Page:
Dads learn by doing

As Dads get more involved with raising children, they begin to understand what Mums have been saying for some time: raising children is a tough gig, rewarding of course, but challenging too.

To do this combined with a productive career is even tougher.

So, how come men seem to have taken so long to get the message?

Well, it's because he didn't hear the message.

It could be that men just don't hear very well, but I suspect that men in general just don't seem to learn that way. (And maybe a good number of women too - but that's another story).

Dads are beginning to realise that child-care is anything but child's play - not because of Mum's advice, but because he is getting involved.

Now Mum's advice is well-meaning, but most parents will freely admit that there is no instruction manual for raising children.

And even if there was, almost everyone would agree that it would be highly unlikely that Dad would be willing to read it!

I don’t even read the instructions before trying to put together some flat-pack from Ikea, so why am I going to go to the instruction book for raising my child? 

I like to learn by doing - not by reading the manual.

Oh and in case there is any doubt, I'm not very fond of having the manual read to me either!

We know that men are already notoriously reluctant to ask for directions. However, to be clear, when I choose not to ask for directions, it is not simply out of shyness on my part. If directions or advice are offered unsolicited, I am not likely to be very receptive!

The same goes for parenting advice.

Perhaps it is because I don't like to confronted by my own incompetence, perhaps it is ego-threatening, or perhaps I just like the challenge of solving the problem without the instruction book!

Men do learn stuff, lots of stuff, and without the instruction manual.

Men learn about parenting the same way that Mums do?

First and foremost, they learn by doing. This will almost certainly involve some trial and error - which can be tough on everyone involved when some the child scrapes some bark or breaks a limb, but it is a way of learning.

Dad (like Mum) does learn from others - but more from their example than from their advice.

So Mum take heart. Your example is important, even if your advice is, well, like the instruction manual, an unused resource!

Perhaps the most striking example offered by modern mothers to fathers is not so much in terms of how to care for the children, but rather her example in how she engages in raising children and engages in a productive career outside the home.

Huh! How is that?

Mums have shown men that child-care can be accommodated alongside other achievements – even in defiance of stereotyping and bias.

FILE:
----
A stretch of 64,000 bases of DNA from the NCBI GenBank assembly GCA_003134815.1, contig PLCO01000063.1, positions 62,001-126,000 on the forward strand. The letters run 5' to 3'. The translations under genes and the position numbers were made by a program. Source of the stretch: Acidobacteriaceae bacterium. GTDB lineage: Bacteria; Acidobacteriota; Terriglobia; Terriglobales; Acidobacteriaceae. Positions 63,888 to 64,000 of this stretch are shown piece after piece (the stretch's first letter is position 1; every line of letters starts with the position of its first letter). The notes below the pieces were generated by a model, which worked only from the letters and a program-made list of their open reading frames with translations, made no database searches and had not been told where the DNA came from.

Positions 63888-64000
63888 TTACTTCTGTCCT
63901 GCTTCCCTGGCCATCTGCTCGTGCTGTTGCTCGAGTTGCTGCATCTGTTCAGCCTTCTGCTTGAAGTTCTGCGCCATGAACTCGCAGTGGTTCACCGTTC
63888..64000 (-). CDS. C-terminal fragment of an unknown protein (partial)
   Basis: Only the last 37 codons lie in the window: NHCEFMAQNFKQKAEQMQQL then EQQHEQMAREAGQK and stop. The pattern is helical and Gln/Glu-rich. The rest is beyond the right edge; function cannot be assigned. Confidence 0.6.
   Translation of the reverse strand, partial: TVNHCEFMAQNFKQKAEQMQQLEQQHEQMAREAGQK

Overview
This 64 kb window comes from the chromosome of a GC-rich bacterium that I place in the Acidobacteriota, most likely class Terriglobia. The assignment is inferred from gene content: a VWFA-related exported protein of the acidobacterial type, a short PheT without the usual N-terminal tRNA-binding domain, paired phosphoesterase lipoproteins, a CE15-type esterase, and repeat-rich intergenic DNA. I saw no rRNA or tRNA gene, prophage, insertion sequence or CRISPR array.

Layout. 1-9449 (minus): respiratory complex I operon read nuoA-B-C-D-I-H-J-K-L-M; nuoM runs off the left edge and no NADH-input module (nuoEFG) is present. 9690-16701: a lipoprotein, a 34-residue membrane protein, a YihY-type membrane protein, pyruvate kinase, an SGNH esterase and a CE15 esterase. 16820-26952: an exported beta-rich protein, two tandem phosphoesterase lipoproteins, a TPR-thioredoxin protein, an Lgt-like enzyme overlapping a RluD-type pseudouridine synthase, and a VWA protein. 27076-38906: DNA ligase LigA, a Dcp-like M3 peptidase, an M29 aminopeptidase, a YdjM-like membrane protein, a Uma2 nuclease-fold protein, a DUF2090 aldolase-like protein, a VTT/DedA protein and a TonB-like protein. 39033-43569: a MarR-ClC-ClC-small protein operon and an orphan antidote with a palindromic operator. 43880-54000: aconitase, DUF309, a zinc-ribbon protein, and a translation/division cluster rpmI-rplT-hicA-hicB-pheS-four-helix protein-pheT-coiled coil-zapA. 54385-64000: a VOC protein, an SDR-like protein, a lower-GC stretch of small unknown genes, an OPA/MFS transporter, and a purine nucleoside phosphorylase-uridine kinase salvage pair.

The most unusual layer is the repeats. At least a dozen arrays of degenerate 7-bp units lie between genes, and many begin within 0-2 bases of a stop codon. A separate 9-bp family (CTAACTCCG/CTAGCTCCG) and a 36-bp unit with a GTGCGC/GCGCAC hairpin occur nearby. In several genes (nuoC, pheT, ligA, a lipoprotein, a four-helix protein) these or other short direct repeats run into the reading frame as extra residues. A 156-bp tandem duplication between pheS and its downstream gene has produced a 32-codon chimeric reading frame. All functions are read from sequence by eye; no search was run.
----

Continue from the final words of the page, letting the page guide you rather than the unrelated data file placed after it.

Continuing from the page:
Mums have shown dads that being a parent can be accommodated along with other achievements, and even in the face of people doubting their capacity to do so.

Perhaps one of the biggest demographic changes wrought in the last century is the move of women out of the home and into the workplace. Mums (and other women in general) have proved clearly that they are quite capable of operating in the workplace. Even showing that they can break down barriers to do so if need be.

The migration of mothers to the workplace has shown Dads two things. One, career and child-rearing can both feature in your life, and so Dads are implicitly invited to participate more on the domestic front.

The second service is to show Dad the way of defying ‘invisible’ barriers that might prevent him being a participative parent. The boss, colleagues, peers may sneer at men that choose to put a high priority on rearing the children. However, as we learned in the school yard, it does not always make sense to do as your mates do.

Perhaps men (and others!) see men's specialised role in the family to be that of the 'breadwinner'.

However, just as women have rejected the overspecialisation of their sex to one role, men too might be encouraged to reject their overly specialised roles.

In sum, Dads prefer to learn by doing, so Mum, the school m'am role might not be the best approach!

However, you might like to take heart in fine example you offer to Dad, and in particular, the example of how to break through stereotyped sex specialisation that sends men to breadwinning and women to child-caring.

(If Dads are looking for some ideas on what to do, you might try Mal White's book Good Dads Great Dads. It's not an instruction manual, it's just ideas. You can get lots just from the contents page!)

Dad: the male supermodel

Dad: a male supermodel
When we talk of models, many (okay, mostly men) will think about super-models.  

However, Mum and Dad are both models – and in terms of their degree of influence over their children, it might even be fair to describe them as ‘super-models’ for their kids.

One of the best predictors of how a child will turn out is to take a look at the Mum and Dad. 

Part of that prediction is based on genetics, but the other enormous part of that is based on environment. 

A child shares most of their time with their parents, especially in the formative first five to seven years. After this time, others such as teachers, peers and other social influences such as media and marketing begin to have some impact.

Take the examples of consumption, and especially sometimes socially undesirable products such as tobacco and alcohol. People are quick to blame marketing and media, but the biggest predictor of a child’s consumption of tobacco and alcohol is that of the parents. 

The influence of parents on tobacco and alcohol consumption is higher than peers, and higher than other influencers such as media and marketing. 

Those that take up smoking are much more likely than those that do not take it up to live in an environment where smoking is perceived positively and people around them smoke[i]. A child is about two times more likely to take up smoking if one or other parent smokes, almost three times more likely likely to take up smoking if both smoke.

Similar findings of the importance of parental and other family members alcohol consumption and history have been found to predict the age of uptake of alcohol and the likelihood of alcohol related problems[ii].

In short, parents are important models: "The importance of parents/caregivers as role models can never be over-estimated. They are the child's everything. And the older you get, the more you realise that it's not just your nose or eyebrows that mimic your parents, but also your behaviours."[iii]